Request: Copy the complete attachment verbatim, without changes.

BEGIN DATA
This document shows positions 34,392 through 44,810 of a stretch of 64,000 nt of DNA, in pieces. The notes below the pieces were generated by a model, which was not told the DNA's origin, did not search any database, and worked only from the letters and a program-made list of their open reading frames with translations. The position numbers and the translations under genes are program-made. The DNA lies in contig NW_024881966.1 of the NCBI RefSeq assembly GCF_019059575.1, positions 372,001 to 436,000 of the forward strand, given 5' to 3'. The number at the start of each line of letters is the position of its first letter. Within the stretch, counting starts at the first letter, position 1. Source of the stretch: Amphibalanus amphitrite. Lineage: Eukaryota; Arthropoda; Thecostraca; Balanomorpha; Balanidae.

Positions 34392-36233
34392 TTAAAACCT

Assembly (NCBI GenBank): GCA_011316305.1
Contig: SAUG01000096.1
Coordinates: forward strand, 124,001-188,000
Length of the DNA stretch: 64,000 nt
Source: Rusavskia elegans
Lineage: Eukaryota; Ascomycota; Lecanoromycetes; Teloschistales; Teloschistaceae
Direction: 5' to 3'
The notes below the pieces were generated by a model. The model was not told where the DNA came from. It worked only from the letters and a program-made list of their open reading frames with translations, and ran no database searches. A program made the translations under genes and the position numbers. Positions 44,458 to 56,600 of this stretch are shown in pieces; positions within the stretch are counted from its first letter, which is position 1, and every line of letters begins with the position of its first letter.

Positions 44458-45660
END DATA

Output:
This document shows positions 34,392 through 44,810 of a stretch of 64,000 nt of DNA, in pieces. The notes below the pieces were generated by a model, which was not told the DNA's origin, did not search any database, and worked only from the letters and a program-made list of their open reading frames with translations. The position numbers and the translations under genes are program-made. The DNA lies in contig NW_024881966.1 of the NCBI RefSeq assembly GCF_019059575.1, positions 372,001 to 436,000 of the forward strand, given 5' to 3'. The number at the start of each line of letters is the position of its first letter. Within the stretch, counting starts at the first letter, position 1. Source of the stretch: Amphibalanus amphitrite. Lineage: Eukaryota; Arthropoda; Thecostraca; Balanomorpha; Balanidae.

Positions 34392-36233
34392 TTAAAACCT

Assembly (NCBI GenBank): GCA_011316305.1
Contig: SAUG01000096.1
Coordinates: forward strand, 124,001-188,000
Length of the DNA stretch: 64,000 nt
Source: Rusavskia elegans
Lineage: Eukaryota; Ascomycota; Lecanoromycetes; Teloschistales; Teloschistaceae
Direction: 5' to 3'
The notes below the pieces were generated by a model. The model was not told where the DNA came from. It worked only from the letters and a program-made list of their open reading frames with translations, and ran no database searches. A program made the translations under genes and the position numbers. Positions 44,458 to 56,600 of this stretch are shown in pieces; positions within the stretch are counted from its first letter, which is position 1, and every line of letters begins with the position of its first letter.

Positions 44458-45660